Saturday, 30 June 2012


For as long as I can remember, I have wanted to learn how to do archery. This desire predates my introduction to Katniss and Hawkeye, but may be partly related to my long-term love of Legolas. Whatever its source, it finally inspired me to schedule lessons at Aberfal Outdoor Pursuits, which operates out of Carwinion Garden in Mawnan Smith.

When I first contacted the proprietor, Sam Lonsdale, I was very up-front about my desires: I wanted to take some archery lessons so that I would be in the position to add archery to my long list of hobbies; I was not fooling around. Sam informed me that the best thing to do would be to swing by for a couple of sessions during which he could teach me about posture and technique, and then eventually join an archery club so that I could practice and potentially even participate in competitions. I was very excited to get the ball rolling on all this, but unfortunately I had to wait over a month because Aberfal was booked solid. That is what I get for finally pursuing my archery dream in the months just after the release of two movies--The Hunger Games and Avengers Assemble--in which archery plays a prominent role.

Because I am such a generous person, I scheduled a joint lesson for both Sasha and me--after all, the couple that shoots together stays together, right? We had to re-schedule once because of a work conflict, and I was worried that we might have to reschedule again because of weather. Lucky for us, though, the rain that had persisted throughout the day of our lesson more or less cleared up just as we headed off to Mawnan Smith.

When we go to the garden, we had to wait for a few minutes while Sam took care of some business associated with his other major "outdoor pursuit"--kayaking. This gave us the opportunity to sit in the sun on patio and view some of the many bamboo stands for which Carwinion Garden is famous. The patio offers garden visitors a place to sit and have a traditional Cornish cream tea, in which I think we may have to indulge next time we swing by.

Once Sam arrived, we signed all the requisite health and safety paperwork and then were introduced to our bows--which, as you can see from the picture, were of the traditional recurved variety. We also got forearm guards to protect us from string action. This was something I was terribly paranoid about because one of my friends recently got a massive bruise during her first archery lesson--and when I say massive, I mean huge, 3D, and dark purple. My apprehension turned out to be completely unnecessary, since my drawstring didn't even get close to my arm. Sasha, on the other hand, took a real beating--so much so that he even started bleeding at one point. (I should mention that this sort of thing is not uncommon, and that it did not happen because Sam was being negligent. That's the whole reason arm guards were invented in the first place, and Sasha tried moving his everywhere in order to minimize bruising--but to no avail.)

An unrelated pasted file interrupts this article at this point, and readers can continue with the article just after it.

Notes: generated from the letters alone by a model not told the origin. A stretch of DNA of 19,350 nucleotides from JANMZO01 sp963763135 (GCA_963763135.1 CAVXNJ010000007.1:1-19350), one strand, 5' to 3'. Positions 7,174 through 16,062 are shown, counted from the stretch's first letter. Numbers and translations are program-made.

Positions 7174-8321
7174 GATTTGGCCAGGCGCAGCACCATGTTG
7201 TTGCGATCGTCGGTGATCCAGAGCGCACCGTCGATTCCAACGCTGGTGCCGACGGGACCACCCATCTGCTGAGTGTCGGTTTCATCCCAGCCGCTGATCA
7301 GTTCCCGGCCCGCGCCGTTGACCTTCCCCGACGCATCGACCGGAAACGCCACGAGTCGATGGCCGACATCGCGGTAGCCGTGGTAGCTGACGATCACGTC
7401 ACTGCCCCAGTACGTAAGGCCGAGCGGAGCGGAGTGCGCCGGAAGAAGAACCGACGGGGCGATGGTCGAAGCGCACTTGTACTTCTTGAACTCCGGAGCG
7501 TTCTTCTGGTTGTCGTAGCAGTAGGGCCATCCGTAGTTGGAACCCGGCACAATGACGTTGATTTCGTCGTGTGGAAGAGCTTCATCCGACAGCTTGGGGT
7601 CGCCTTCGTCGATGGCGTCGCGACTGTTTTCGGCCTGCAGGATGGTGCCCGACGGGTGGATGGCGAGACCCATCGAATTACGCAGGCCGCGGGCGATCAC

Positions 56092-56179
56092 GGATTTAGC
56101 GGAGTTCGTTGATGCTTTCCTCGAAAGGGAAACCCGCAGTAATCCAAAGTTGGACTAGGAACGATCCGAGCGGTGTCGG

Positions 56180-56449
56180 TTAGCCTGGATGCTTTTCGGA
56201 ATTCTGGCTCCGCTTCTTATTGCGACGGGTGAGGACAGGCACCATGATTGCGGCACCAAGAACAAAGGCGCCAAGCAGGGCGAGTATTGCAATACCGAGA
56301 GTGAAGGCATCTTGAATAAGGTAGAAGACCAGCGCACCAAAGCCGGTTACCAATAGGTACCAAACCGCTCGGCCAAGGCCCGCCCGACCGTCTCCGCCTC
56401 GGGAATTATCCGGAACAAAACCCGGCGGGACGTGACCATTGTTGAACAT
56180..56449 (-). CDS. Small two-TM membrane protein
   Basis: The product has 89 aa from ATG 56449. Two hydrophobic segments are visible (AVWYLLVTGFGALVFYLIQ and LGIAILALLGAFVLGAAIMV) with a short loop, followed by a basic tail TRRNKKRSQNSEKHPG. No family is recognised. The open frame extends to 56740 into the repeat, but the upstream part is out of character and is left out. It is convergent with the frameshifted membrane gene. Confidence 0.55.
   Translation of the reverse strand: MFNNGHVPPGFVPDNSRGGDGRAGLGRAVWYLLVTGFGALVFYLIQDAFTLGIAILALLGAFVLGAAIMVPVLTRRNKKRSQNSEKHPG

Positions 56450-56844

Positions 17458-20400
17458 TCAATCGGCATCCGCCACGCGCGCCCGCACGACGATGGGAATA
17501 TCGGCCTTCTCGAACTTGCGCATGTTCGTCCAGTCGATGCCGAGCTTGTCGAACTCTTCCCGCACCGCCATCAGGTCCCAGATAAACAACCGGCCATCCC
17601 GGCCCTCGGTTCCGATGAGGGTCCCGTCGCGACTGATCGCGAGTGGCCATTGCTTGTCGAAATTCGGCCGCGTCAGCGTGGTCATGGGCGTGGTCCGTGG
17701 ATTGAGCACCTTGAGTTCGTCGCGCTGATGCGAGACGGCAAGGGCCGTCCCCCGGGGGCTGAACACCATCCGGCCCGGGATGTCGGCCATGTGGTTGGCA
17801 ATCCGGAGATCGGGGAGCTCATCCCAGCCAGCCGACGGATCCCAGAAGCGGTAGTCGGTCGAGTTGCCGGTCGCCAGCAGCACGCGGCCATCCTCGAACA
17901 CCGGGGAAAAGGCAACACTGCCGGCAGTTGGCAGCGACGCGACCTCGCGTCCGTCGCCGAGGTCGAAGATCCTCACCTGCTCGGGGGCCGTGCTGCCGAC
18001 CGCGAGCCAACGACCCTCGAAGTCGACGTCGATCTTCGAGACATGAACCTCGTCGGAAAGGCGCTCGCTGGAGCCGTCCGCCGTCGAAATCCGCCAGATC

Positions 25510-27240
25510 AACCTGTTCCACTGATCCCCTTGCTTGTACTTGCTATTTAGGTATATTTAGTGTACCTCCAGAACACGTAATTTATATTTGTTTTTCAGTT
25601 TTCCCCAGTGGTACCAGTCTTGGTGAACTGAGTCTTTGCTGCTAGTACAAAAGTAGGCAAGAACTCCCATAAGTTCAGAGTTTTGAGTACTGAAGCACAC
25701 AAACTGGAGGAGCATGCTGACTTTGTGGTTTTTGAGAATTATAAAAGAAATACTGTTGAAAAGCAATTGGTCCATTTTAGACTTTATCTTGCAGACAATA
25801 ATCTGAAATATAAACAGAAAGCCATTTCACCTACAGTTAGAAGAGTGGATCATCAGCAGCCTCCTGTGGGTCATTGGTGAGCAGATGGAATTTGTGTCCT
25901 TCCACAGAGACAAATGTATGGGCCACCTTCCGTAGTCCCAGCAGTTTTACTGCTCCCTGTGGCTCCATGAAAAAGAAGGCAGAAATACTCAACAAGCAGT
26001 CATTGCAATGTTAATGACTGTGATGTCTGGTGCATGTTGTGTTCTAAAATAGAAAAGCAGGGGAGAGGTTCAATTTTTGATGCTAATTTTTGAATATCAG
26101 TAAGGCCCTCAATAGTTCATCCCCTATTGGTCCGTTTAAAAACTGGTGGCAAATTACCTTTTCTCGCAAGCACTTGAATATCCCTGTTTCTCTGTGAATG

(Sasha's three-part injury, four days after the fact. The bit in the middle is where he started bleeding because of the way that the arm guard was pinching his skin. Ouch.)

Sam gave us some introductory instructions--stand at a 90-degree angle to the target, keep a straight line through the arms and shoulders, draw the string back to your cheekbone, etc.--but then very quickly let us step up and take our first few shots. Thanks to an unlucky coin toss, I was the first in the spotlight. Although I felt a little flustered at first, I quickly relaxed after my first arrow actually reached the target instead of going rogue and ending up in the nearby woods. I'd passed the first test!

(Here I am, making a gorgeous face while shooting. Although it looks as though I have my right eye closed here, it was actually my left eye that I kept shut, since I am right-side dominant. Please ignore the lack of straight line through my arms and shoulders. Also, I have no idea why I'm twisting my fingers around like that. Clearly, I have a few things to work on during my next visit to the range.)